That’s when he turned to the idea sparked at Dutch Wharf—documenting the intricacies of the wooden boat and yacht industry. He moved to Brooksville near Blue Hill, where there were more boats and people, built a small off-grid cabin, and began to implement his vision for a magazine that taps into the knowledge and experience of boatbuilders.
The Journal of the American Medical Association was the model for how professionals share information, especially about problems and solutions. As someone who loved magazines since he was a kid, he wanted high-quality paper, color photos, and elegant layouts.
“When I realized I was going to try to do this, I wrote to a few publication printers and basically said, ‘How do you print a magazine?’” he recalled. “I did not want it to be a newsprint rag.”
There’s an iconic photo of Wilson, talking on a phone housed in a watertight box fastened to a tree three-quarters of a mile from his cabin. He and a small team got the first issue out despite the inconvenience.
“It’s crazy, because I knew nothing,” he said. “But I’m thinking, ‘I’m going to give it a try.’”
Financed by the sale of his boat, the first print run was 13,000 issues.
“I had two subscribers when I went to press,” he said. “That’s the triumph of hope over experience.”
In September 1974, the team took a few cartons of magazines to the Newport (Rhode Island) Sailboat Show and sold 400 copies and 200 subscriptions.
The content was unique in the publishing world; that initial interest was encouraging. By the end of the first year, word of mouth and a bit of advertising drew almost 9,000 subscribers.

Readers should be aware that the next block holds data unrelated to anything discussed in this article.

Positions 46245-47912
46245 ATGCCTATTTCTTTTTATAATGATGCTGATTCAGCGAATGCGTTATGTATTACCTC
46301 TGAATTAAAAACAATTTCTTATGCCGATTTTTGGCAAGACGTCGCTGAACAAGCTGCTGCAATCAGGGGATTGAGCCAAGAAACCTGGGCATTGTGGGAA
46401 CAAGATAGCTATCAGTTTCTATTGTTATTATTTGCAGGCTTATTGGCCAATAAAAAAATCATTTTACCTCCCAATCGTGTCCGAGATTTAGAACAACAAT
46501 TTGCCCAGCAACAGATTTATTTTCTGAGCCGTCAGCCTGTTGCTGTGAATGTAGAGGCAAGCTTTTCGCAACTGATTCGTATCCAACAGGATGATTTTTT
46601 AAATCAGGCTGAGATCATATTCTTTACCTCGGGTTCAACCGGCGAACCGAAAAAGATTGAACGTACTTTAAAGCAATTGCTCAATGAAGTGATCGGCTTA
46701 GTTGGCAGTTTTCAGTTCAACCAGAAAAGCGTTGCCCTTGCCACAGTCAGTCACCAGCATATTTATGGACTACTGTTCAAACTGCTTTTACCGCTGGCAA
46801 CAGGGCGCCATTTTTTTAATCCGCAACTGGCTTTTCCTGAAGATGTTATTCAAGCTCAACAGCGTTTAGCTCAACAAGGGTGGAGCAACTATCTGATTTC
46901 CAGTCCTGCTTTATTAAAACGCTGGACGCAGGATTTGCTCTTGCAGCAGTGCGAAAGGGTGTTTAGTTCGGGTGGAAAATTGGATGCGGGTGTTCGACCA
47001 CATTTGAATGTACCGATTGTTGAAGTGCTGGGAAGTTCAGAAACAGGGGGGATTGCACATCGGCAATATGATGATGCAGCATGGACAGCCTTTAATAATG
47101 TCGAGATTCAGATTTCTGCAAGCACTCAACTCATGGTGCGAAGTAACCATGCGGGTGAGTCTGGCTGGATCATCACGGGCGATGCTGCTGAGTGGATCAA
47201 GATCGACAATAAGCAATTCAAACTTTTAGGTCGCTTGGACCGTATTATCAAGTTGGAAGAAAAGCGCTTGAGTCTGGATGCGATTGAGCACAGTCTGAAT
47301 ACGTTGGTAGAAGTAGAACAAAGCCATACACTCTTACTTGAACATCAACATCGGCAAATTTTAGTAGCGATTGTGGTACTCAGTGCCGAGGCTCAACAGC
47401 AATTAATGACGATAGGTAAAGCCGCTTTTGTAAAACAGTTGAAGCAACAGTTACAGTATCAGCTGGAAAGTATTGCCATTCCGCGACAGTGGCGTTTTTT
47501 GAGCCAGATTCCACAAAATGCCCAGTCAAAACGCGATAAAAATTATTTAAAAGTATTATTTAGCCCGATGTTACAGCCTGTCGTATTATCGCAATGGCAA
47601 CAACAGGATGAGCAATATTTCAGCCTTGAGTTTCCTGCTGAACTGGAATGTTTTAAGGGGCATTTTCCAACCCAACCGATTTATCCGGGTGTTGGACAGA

Over the next decade, readership grew to over 100,000. WoodenBoat became a bestseller on the newsstand and developed a loyal subscriber base, thanks to a synergy with wooden boat builders, owners, and fans.
In 1981, WoodenBoat relocated to a former 61-acre seaside estate in Brooklin.
“We had almost 50 people here during the heady days,” he said.
Over the years, publishers inquired into buying WoodenBoat. Wilson was committed to keeping the enterprise in Brooklin. Prospective buyers wouldn’t make that guarantee.
“I realized that I have a business that is employing a lot of people in the community and nothing mattered more than that,” he said.
The best thing, he realized, would be to put the enterprise into the hands of like-minded people, preferably from the inside.
“The more that percolated, the more it became obvious that Matt and Andrew were the ones,” he said. “Matt represents the traditional/content side and Andrew represents the future/marketing side. There was an elegance in that combination. I thought, ‘If these guys want to do this, then I want to make it easy for them.’”
And now? Wilson and his wife, Sherry Streeter—a graphic designer instrumental in implementing the WoodenBoat vision early on—have their home on the campus, so they’re around. Wilson is still in his office as founder and director of JUST Alternatives, a nonprofit committed to supporting victims/survivors of violence and violation and advancing victim-centered practices in justice and corrections.
Wilson often travels the country to provide victim offender dialogue facilitator training.
Today, WoodenBoat is a touchstone reaching far-flung readers who, in turn, reach back with their own stories.
“All I was trying to do was slow the process of extinction down—I’m fond of putting it that way,” he said. “I did not expect that what happened with WoodenBoat would happen. I thought, ‘I should do my best’ I thought, ‘I should give it all I could.’”